6. #6
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    I'm also new to this but the surprising thing for me was how warm you get. Not sure how much cold weather biking experience you have but after 15 min all I need is a fleece, bike shorts and base layer at temps down to about 20F...when the sun is out. Keep layers but make sure you have some place to stash them before you start to sweat. This might all be obvious but the extra effort of pushing through snow keeps you warmer and you're going slower so less wind. Flat ground with fresh snow is like a slight hill. No coasting for sure. Play with your tires but don't get too hung up on it, some slopes you're just going to have to walk...well I do anyway. Just get it over with and enjoy the rest of the ride.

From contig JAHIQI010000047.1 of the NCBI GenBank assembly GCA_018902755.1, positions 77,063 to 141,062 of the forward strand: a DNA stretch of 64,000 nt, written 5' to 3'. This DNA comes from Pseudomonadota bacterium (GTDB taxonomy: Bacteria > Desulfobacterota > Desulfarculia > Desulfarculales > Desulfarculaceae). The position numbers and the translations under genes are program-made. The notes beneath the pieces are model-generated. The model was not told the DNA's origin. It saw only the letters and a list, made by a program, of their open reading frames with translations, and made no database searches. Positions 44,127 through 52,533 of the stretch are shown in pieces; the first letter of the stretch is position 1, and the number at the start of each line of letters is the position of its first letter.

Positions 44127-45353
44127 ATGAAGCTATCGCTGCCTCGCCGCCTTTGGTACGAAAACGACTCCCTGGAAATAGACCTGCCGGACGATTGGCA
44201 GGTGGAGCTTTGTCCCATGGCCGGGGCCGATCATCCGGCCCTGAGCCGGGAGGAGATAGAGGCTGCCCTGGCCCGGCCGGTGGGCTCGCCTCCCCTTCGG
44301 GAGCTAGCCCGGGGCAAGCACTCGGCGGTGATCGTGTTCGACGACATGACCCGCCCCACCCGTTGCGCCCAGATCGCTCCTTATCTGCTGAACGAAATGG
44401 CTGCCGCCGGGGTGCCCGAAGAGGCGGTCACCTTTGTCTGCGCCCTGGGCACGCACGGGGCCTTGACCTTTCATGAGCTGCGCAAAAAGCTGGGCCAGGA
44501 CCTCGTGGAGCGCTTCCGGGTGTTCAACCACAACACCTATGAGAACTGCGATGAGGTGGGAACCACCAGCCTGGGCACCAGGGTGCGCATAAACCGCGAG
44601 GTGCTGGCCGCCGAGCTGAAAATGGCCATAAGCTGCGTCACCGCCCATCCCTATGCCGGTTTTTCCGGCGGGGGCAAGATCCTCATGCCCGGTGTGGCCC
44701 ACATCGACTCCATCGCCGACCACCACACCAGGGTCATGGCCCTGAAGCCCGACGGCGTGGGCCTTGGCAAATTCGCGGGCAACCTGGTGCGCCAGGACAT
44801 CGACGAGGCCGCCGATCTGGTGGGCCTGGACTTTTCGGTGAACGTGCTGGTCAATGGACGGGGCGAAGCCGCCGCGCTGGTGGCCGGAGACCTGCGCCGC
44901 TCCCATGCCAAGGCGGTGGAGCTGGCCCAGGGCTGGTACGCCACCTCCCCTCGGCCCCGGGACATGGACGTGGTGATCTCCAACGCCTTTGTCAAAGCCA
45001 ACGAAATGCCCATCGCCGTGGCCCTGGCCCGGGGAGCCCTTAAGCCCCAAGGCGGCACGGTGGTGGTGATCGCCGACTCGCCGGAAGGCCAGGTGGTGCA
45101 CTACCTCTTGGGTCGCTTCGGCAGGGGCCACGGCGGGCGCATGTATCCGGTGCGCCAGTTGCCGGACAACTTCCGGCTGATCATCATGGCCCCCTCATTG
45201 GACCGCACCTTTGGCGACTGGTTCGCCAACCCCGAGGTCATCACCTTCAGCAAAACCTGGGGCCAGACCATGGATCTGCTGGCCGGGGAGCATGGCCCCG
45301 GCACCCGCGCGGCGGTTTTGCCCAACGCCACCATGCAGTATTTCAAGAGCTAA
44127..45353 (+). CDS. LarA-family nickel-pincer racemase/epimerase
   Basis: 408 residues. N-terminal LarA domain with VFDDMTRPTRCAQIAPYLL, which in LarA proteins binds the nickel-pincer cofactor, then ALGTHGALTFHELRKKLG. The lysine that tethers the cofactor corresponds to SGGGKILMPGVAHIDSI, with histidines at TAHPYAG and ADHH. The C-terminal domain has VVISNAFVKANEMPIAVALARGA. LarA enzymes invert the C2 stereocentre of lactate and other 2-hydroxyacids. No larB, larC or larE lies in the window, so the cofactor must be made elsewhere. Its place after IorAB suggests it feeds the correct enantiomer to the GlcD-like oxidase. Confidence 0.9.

7. #7
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    If you've been winter riding on snow in Maine, you probably don't really need any advice, this will be way easier. Nonetheless, unless conditions are optimal, don't plan on doing the miles you would in the summer. Be flexible - if there is fresh deep snow, consider a snowshoe to help shape up the trail for fatbiking the next day. Do you get their trail mail on current conditions? A great way to keep tabs on conditions as your trip approaches (also on their website). Depending on the temp and how long you will be out, a thermos and an extra layer can come in handy.

  8. #8
    Location: SouthPole of MN
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    Bullet Points:
    Let out enough air pressure in the tires so when you push down on the fork or seat the tires mush up to the point you think "that's too low"... that will be the right pressure.